In RAS with submerged biofilters, the acetate was presumably consumed primarily by the bacterial community within the biofilm, and consequently, only minor changes were observed in densities of free-living bacteria in the water phase. The results of the study suggest that heterotrophic bacteria in the submerged biofilter have a high capacity to handle fluctuation of organic matter loading in RAS, thereby stabilizing the abundance and activity of bacteria in the water column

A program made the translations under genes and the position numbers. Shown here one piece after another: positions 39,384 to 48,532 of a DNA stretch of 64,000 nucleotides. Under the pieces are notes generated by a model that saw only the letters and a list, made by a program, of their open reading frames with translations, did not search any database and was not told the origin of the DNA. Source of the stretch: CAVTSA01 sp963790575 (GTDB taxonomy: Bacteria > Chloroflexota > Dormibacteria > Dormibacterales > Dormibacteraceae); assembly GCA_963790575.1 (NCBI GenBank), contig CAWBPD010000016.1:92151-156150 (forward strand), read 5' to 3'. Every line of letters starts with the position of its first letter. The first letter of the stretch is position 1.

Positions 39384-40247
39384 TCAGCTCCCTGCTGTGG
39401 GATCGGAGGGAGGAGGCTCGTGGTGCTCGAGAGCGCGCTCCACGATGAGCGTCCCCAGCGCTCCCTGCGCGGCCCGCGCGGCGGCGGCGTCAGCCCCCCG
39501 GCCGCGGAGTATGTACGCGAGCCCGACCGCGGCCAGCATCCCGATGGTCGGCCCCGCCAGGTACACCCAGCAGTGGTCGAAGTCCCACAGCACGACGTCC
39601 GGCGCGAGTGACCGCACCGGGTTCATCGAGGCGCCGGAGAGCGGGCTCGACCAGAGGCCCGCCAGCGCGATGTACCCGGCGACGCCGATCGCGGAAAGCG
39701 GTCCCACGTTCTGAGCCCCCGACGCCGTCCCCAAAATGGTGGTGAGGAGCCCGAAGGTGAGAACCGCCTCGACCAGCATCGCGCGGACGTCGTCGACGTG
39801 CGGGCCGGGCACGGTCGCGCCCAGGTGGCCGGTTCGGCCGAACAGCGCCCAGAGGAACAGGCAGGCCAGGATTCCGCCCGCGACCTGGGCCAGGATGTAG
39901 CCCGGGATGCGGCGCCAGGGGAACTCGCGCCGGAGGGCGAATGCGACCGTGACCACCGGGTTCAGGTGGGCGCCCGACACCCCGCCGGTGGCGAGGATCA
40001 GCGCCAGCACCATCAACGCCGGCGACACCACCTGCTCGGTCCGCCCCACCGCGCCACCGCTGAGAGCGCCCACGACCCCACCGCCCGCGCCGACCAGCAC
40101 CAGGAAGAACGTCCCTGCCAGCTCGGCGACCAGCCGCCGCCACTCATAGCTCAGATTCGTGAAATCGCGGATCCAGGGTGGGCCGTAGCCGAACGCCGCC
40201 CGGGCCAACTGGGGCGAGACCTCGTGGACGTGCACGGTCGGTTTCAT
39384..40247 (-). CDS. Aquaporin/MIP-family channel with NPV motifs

Original languageEnglish
JournalAquacultural Engineering
Volume84
Pages (from-to)106-116
ISSN0144-8609
DOIs
Publication statusPublished - 2019

Keywords

  • Bacterial activity
  • Substrate
  • Hydrogen peroxide degradation
  • BactiQuant*
  • Recirculating aquaculture system (RAS)
  • Acetate

Cite this

@article{06aca978b0f24cf3ab7702eae47ed75f,
title = "Microbial dynamics in RAS water: Effects of adding acetate as a biodegradable carbon-source",